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Gone fishing — not playing for Australia!

March 19, 2013

Steven Lynch, courtesy of ESPNcricinfo, where this delightful essay bears the title“You’re fired”

Bowling beamers
Roy Gilchrist was probably the fastest bowler to emerge from Jamaica before Michael Holding – and he mixed up his express deliveries and bumpers with the odd very nasty high full-toss – the now-banned “beamer”. But not long after taking 6 for 55 against India in Calcutta (now Kolkata) in 1958-59, Gilchrist unleashed one beamer too many – at an old Cambridge team-mate of his captain, Gerry Alexander. He was sent home from the tour, and never played for West Indies again.

SYMONDS AND FISH--gETTY iMAGES SymondsPic by Getty Images

Going fishing
A hard-hitting allrounder seemingly made for the one-day game, and who latterly made a mark in Test cricket, Queenslander Andrew Symonds often sailed close to the wind: in England in 2005 he was dropped after a night out, which wouldn’t have made so many headlines if Australia hadn’t promptly lost to Bangladesh. Then, in August 2008, he achieved the unlikely feat of being sent home from a series at home – Bangladesh (again) were about to provide the opposition in a one-day series in the “top end” (Darwin and Cairns) of Australia, when Symonds missed a team meeting as he had gone fishing. Protests that he’d left the hotel before the meeting was called fell on deaf ears. He was welcomed back that time, but fell out with the Australian hierarchy for good a year later.

Chucked out for chucking?
The Pakistan offspinner Haseeb Ahsan, who died recently, started the 1962 tour of England with 5 for 53 in the first match in Worcester. But he didn’t feature much after that, and eventually returned home: officially with an injured foot, unofficially suspected of throwing (he had already been called in a Test in 1960-61). Some thought Haseeb simmered about his treatment in England: he became an administrator, proved a combative manager on the 1987 tour of the UK, and the following winter was widely thought to be behind the policy of appointing controversial umpires for the 1987-88 home series against England, including Shakoor Rana, whose ugly spat with Mike Gatting made worldwide headlines and led to a day’s play going missing. Scyld Berry, later to edit Wisden, wrote a tour book in which Haseeb was described as the “Grand Vizier” pulling the strings behind the scenes.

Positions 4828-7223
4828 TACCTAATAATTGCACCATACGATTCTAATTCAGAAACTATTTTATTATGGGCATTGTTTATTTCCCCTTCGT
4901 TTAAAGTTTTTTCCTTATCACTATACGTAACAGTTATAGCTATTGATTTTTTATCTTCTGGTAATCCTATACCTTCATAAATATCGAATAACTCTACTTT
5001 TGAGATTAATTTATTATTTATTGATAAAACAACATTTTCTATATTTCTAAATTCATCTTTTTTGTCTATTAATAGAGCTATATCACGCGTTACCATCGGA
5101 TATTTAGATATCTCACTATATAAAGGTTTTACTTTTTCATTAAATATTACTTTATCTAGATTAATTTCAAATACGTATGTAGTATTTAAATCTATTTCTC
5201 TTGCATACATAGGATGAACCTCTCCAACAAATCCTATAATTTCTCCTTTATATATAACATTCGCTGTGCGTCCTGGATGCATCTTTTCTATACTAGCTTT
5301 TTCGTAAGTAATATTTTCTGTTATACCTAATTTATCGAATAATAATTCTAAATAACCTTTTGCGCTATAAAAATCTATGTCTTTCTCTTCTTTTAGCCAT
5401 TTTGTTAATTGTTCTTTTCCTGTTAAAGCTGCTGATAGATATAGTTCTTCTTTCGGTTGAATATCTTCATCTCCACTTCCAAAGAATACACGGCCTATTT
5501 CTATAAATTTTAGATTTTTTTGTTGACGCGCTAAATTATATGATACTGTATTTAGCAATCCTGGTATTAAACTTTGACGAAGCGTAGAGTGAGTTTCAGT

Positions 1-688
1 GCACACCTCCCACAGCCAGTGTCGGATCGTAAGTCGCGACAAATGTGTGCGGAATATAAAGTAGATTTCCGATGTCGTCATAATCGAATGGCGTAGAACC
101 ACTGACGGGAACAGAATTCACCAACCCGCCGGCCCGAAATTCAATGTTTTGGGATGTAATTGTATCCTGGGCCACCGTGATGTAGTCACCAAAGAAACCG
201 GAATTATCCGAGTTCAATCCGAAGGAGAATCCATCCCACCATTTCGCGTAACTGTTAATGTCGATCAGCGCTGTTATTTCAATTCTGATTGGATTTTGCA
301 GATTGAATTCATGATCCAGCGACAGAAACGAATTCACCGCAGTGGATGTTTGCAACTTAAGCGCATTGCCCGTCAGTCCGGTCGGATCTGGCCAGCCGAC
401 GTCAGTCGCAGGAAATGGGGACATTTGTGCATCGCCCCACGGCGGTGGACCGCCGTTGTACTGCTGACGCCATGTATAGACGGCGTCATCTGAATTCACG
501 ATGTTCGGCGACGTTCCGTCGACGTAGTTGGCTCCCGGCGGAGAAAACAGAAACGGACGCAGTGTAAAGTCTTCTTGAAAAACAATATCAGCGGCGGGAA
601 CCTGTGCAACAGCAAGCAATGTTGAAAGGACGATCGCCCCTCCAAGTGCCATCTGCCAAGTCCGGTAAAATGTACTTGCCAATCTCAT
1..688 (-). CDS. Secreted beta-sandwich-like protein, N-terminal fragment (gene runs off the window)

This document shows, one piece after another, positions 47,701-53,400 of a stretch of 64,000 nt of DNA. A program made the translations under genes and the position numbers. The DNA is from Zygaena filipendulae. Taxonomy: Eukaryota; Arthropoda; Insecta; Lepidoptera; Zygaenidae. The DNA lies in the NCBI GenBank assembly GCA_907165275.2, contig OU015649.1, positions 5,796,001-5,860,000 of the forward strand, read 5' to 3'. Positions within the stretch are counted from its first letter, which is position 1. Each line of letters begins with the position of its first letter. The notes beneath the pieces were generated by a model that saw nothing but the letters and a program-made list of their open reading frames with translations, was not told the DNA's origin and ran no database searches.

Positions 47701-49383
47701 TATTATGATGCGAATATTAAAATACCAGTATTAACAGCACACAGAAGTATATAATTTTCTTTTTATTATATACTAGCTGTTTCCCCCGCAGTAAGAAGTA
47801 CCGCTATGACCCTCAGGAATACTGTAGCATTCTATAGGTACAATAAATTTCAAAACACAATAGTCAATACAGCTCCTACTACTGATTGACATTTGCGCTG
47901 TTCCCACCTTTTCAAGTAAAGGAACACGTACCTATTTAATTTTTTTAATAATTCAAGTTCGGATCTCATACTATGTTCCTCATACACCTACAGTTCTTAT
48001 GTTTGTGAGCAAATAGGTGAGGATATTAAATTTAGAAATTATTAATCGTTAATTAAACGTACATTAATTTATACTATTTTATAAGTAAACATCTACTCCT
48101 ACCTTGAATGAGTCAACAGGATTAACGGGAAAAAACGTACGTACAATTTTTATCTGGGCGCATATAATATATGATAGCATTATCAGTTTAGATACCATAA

Scoring too slowly
Ken Barrington fell foul of the England selectors’ clarion call for “brighter cricket”, after a painstaking 137 in 437 minutes against New Zealand at Edgbaston in May 1965. Barrington was dropped for one Test as a disciplinary measure, returned for the third one, at Headingley, and smacked 163 in less than a day. The establishment hadn’t seemed quite so bothered the previous year, when Barrington had amassed 256 against Australia in 11.5 hours.

Scoring too fast
Between Kapil Dev‘s Test debut in 1978-79 and his final match in 1993-94, India played 132 Test matches… and the great allrounder himself appeared in 131 of them. The one he missed was against England in Calcutta in 1984-85. In the previous match, in Delhi, Kapil had come in with India less than 100 ahead in their second innings, hit his second ball for six and holed out off the next one. England won by eight wickets: “I was dumped for one Test,” wrote Kapil, “in order to prove some obscure point about discipline.”

Scoring a hundred too late